Exotic Meat and Fowl Are Winning Choices for Health

I don’t know whether it qualifies as a trend, officially, but I’m noticing more game and exotic meats on restaurant menus. My husband sometimes orders boar or buffalo, and I know that many diners enjoy venison, pheasant, ostrich and even alligator. But now I’m seeing more evidence that these unusual choices are actually more healthful than conventional meats. I hope you agree that we should look into them…

All game available at restaurants has been raised on farms or ranches. Most of these animals are fed a fairly natural diet, free of the processed feed, antibiotics and hormones used in the industrial factory farms that provide most of America’s livestock. This alone would make the meat better for you than typical supermarket fare — but game meat is better for you in other ways, too. Exotic meats usually have much less fat than beef, lamb, chicken and turkey — and fewer calories, too. For example, seven ounces of buffalo (bison) meat has, on average, five grams of fat and nearly 300 calories, versus beef with almost 19 grams of fat and 425 calories… venison has about the same amount of fat as bison and even fewer calories. Venison and bison are high in iron and B vitamins.

How to Cook ’Em

Taste can be a barrier for many people, since these meats and fowl tend to have a far more intense flavor than the tamer meats that we’ve become used to. In part it will depend on where an animal is raised, says Karen Adler, author of The Everything Wild Game Cookbook and other game cookbooks. “These are creatures of the natural land,” she says. “Taste depends on the region of the country the animals live in and the foods they forage or are fed.”

Whatever the animal, how you cook it is critical to creating appealing flavor and texture. Since game meats have less fat, overcooking quickly dries them out — Adler advises serving them as rare as you can while still being safe. “Certainly don’t go past medium, because with so little fat, the meat will get tough,” she says.

To Cook Non-Fowl Game Meats…

Try slow cooking or stews. A Crock-Pot on low is a good way to prepare wild game because it retains juices and cooks slowly at a low heat. Here’s one recipe: Season a small roast with herbs, salt and pepper, along with one or two cups of beer or wine. Add chopped onion and garlic and, after the meat has cooked for several hours, add other chopped vegetables such as carrots, potatoes, turnips and celery. Continue cooking for another hour or two until the vegetables are done the way you like them.

  • Grilling is fine, and you can marinate the meat first if you want to tone down the gamey flavor (although Adler describes these meats — elk, in particular — as having a “wonderful, clean, red-meat taste”).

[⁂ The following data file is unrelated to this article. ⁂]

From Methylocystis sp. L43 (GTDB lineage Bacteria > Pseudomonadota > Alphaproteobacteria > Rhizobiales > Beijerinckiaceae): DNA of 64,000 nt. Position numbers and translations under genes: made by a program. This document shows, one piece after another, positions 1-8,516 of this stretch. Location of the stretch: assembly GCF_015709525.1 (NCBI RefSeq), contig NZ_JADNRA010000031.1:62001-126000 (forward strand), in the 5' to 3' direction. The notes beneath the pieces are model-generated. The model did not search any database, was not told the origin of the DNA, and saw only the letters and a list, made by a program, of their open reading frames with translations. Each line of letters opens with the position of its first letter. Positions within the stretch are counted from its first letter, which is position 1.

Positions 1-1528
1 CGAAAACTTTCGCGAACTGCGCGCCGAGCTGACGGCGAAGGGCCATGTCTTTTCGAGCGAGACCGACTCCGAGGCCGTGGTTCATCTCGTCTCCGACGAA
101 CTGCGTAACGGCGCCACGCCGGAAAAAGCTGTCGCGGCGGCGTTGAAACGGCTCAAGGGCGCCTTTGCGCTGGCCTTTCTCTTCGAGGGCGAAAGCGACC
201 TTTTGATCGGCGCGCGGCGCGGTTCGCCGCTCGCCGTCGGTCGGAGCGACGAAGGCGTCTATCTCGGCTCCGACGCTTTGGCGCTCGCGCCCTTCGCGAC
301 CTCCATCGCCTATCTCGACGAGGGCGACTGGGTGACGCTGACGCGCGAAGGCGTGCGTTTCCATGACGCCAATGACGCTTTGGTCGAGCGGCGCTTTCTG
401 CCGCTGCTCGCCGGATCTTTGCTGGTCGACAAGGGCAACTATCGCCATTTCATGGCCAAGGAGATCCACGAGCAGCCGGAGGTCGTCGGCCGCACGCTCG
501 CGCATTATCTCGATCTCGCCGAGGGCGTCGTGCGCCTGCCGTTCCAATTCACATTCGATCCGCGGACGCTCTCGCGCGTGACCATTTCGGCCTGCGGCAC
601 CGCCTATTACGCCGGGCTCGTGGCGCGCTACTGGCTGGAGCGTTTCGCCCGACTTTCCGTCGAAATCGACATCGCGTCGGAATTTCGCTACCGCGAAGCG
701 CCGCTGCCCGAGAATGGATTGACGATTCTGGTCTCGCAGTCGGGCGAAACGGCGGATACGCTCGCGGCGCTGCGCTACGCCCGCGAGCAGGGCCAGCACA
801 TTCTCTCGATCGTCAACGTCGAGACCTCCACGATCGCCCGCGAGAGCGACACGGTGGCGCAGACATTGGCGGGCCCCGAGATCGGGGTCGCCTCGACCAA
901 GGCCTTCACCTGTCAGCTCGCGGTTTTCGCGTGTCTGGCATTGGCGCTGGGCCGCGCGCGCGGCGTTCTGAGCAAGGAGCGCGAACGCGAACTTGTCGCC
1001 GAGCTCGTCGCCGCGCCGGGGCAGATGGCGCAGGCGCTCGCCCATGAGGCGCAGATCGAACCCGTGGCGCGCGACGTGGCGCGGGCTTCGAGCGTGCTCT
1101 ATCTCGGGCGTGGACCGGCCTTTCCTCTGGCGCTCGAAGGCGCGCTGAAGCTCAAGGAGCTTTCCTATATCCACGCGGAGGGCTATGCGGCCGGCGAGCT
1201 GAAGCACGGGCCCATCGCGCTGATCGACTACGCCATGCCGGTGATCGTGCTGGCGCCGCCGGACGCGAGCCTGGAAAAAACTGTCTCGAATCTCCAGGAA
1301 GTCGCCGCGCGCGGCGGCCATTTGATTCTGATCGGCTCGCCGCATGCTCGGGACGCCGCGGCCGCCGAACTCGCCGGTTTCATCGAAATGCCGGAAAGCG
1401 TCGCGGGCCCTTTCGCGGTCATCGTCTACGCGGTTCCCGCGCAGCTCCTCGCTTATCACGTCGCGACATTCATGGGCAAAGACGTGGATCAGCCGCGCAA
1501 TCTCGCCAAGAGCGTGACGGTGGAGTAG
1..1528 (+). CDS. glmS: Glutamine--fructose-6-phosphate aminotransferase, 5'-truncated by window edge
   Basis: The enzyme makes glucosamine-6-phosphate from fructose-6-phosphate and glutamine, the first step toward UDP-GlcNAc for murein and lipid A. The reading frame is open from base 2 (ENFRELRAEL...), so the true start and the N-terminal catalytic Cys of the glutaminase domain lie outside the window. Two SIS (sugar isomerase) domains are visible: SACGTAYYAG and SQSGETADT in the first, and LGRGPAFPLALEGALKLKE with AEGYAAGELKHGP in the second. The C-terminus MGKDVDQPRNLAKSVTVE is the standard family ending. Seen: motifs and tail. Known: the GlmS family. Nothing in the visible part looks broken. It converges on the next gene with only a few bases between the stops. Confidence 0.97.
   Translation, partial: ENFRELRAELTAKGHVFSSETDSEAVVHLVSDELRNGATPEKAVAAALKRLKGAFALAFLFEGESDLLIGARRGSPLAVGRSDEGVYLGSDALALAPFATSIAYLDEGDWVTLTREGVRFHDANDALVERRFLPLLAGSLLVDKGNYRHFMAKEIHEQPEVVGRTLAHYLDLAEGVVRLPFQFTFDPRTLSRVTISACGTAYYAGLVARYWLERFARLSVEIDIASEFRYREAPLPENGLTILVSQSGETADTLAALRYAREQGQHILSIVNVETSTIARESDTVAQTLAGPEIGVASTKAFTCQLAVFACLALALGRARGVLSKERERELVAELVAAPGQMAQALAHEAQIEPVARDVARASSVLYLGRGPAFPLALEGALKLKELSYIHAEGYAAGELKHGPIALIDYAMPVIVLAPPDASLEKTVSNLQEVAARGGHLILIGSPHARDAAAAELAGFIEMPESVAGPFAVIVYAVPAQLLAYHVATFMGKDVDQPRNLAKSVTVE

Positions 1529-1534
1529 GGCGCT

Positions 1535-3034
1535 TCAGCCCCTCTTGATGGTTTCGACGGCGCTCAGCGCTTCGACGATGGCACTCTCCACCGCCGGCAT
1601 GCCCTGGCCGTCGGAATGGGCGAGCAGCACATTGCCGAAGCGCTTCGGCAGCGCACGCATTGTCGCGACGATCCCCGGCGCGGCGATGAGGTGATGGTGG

• Roasting works well — however these meats should cook a long time at a very low temperature (even just 290°F). Adler likes to braise roasts with liquid in the pan, perhaps beef or chicken broth or wine, to keep the meat moist.

Game meats also can be ground and are delicious in dishes like tacos and chili, but Adler says not to stop with those. “Have fun with soups, pot pies, lasagna and rich ragout sauces,” she urges.

To Cook Game Fowl…

To Adler’s educated palate, pheasant is the most wonderful of all fowl to eat. She describes the taste as lean and mild and suggests preparing it the way you would a chicken — one pheasant is usually sufficient to serve four people. Adler likes to slice the breast into scallops (you can also pound it into paillards if you wish) and sauté with capers and white wine. It can be grilled, but keep the heat relatively low so the meat doesn’t get tough. Pheasant can also be roasted whole in the oven.

Adler also likes the delicate flavor of quail — they’re fed on grains and flower buds. Quail is small, so one bird typically serves just one person — you may need even two for big eaters. Adler’s favorite quail recipe: Dredge in seasoned pepper and sauté until lightly browned… add sautéed onions deglazed with white wine or vermouth, one can of mushroom soup and enough chicken broth or beef broth to almost cover. Simmer for an hour or two until the legs twist easily and the meat is tender.

Ostrich, another option (albeit an expensive one) is low in calories, and its taste has been described to me as being “halfway between beef and chicken.” Adler suggests grilling steaks quickly over a hot fire, pan-sautéeing over high heat or broiling — all to medium rare.

Where and How to Buy Game

You can buy game from some butchers and high-end supermarkets, but it will be farm-raised and fattier than wild. You also can buy farm-raised game in specialty stores and online — but be prepared, as these outlets charge a pretty penny. Buy only wild game that is USDA- or state-inspected (look for a seal or state license number on the packaging).